Q: What is the one thing a bride should splurge on when booking with you?
A: The one thing a bride should splurge on varies - it should be the thing she loves the most about stationery. So if it's super-thick paper, or paper that can be planted to grow herbs or flowers, that should be the one thing. If it's a special shape, or incorporating a velvet or silk wrap, or having an actual book created around her invitation, then hiring a fantastic designer is where to splurge.
Q: What is the worst story you have heard about a mistake someone in your industry has made, anyone, ever?
A: Oh, gosh, I've heard a few... there was the invitation designer who lied about being on vacation to duck a client's calls (and got caught); there's the designer who didn't deliver the invitations until 3 weeks after she said she would... and there are a few designers out there who are stealing other designers' work, re-doing it for their clients and calling it their own. To me, that last one's a cardinal sin, although it sadly happens pretty often.
Q: If you had a client who had endless funds what unique ideas and products/services would you offer them?
A: It would absolutely depend upon the clients.
For some, it would be handmade paper in a custom color that's cut into a fantastic, folding piece.
For others, it's a letterpress invitation mounted on rich velvet, with a crystal button closure (I actually got to do that one-it was something else!).
Or, it's a custom-made box of things that speak to the wedding and the couple - and would be utterly unique to them and their wedding.
For still others, it's custom printed frisbee for a casual BBQ wedding, or orchids, hand delivered with scrolls wrapped and tied around the stems.... The possibilities are totally dependent upon the style and personality of the couple and their wedding.
Q: What are a few things that bridal clients should review in contracts with their vendor?
A: There are a few things that are sort of unique to invitation designers, that clients should watch for in their contracts:
1. Look for timing and turnaround information. A client should know how long the designer will take to incorporate feedback and send revised versions of the stationery. The contract should also indicate that after final approval, invitations will be delivered in a specific number of days or weeks.
2. The contract should list every item included in the stationery suite and at what cost. For example, if you want place cards designed to match your stationery, they should appear in the contract, and the price should be included in the total estimated cost. The description of each item should be as specific as possible, too - if items are to be letterpress printed, that should be noted in the contract.
3. Keep an eye out for the number of revisions (sometimes called change orders), allowed. Most designers put a cap on the number of times they will revise a design, after which an hourly fee applies.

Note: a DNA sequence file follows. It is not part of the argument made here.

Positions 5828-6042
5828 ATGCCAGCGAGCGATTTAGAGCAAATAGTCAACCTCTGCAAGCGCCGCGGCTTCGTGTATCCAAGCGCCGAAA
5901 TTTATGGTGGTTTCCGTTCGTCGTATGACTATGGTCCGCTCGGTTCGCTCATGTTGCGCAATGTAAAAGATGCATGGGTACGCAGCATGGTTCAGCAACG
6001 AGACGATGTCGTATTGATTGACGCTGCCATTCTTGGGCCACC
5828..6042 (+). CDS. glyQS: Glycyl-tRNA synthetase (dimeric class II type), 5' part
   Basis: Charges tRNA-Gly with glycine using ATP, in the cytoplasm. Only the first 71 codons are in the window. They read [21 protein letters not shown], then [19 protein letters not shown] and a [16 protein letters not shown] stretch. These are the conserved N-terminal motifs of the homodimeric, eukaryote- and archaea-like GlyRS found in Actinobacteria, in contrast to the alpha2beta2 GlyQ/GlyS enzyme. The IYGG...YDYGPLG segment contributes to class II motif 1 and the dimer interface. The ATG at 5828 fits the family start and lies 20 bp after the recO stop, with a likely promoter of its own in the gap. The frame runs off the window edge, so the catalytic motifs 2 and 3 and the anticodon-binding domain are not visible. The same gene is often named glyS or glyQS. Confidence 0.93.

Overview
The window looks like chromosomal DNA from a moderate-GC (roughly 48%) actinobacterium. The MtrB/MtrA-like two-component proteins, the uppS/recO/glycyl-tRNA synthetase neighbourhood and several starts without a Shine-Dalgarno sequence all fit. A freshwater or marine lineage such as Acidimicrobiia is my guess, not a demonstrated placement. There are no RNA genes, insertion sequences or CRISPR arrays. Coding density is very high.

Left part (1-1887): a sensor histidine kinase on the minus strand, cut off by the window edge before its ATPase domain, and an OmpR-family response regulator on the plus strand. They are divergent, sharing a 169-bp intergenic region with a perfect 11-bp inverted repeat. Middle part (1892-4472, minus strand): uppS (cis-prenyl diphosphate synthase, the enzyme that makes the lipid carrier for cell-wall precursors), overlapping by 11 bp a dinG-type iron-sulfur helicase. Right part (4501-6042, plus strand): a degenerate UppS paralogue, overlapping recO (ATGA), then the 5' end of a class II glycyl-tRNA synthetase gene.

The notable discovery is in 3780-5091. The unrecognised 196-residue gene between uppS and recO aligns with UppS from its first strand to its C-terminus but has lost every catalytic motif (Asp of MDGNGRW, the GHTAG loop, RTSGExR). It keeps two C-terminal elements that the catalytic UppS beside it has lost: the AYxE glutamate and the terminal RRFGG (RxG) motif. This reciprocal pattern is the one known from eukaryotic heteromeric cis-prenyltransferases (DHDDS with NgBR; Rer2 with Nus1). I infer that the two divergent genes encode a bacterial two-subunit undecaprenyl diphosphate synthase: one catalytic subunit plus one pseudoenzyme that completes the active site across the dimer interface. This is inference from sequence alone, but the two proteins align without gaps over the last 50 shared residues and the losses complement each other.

This is pretty standard, but a couple should be aware of that number, so that they can make their revision requests as efficient as possible and avoid additional charges.
4. Terms and payment information. Clients should know exactly how much is due, and at what point during the process a payment will be due. Some designers take a small deposit with the contract, a larger payment upon approval, and a final payment upon delivery. Some ask for 50% up front, and the rest due upon approval or delivery.
Whatever the designer's policy is, it should be spelled out in the contract.
5. How to end the agreement. It's unpleasant to think about, but clients should look for an "out clause," just in case. It's honestly never happened to me, but in the event a client wants to end our agreement, my contract stipulates that it must be before anything has been printed, it must be in writing, and their deposit is non-refundable. I always point that part of the contract out to clients, so that they are aware that if something were to go horribly wrong, they have an out clause and know what must be done.
Q: What is something you wish all of your clients knew, or a certain thing you wish all of your clients would do to make working with them easier?
A: One thing I always wish is that clients would be up front about their budget. It's awful to sit through a consultation and talk about silk ribbons and special bookbinding techniques and letterpressed cotton papers, only to have to tell a couple that the things they just got all excited about are totally out of their budget. If a couple lets a designer know ahead of time what - approximately, no need to get down to the penny! - they want to spend, the designer can show them options that they will love that *are* within their budget.
Additionally, it's hugely beneficial when working with a designer, if a couple is candid about their likes - and their dislikes. Not liking something in a designer's portfolio of samples isn't going to hurt the designer's feelings - it will actually help the designer figure out the couple's style. When clients are firm about what they don't care for, as well as what they do, that's the best possible way to move forward and get to a design that's going to be perfect
Well, I hope that interview helped out some of my brides during their interview ordering process. Thank you again to Richelle from Girl Metro, Inc in Chicago for her time and her "secrets." Check out more photos of her stationary work below.
If you have a good idea for the "Secrets Behind" series or would like to be featured in an interview, please email me. We are trying to keep the vendors local, but a few guest here and there will be fun!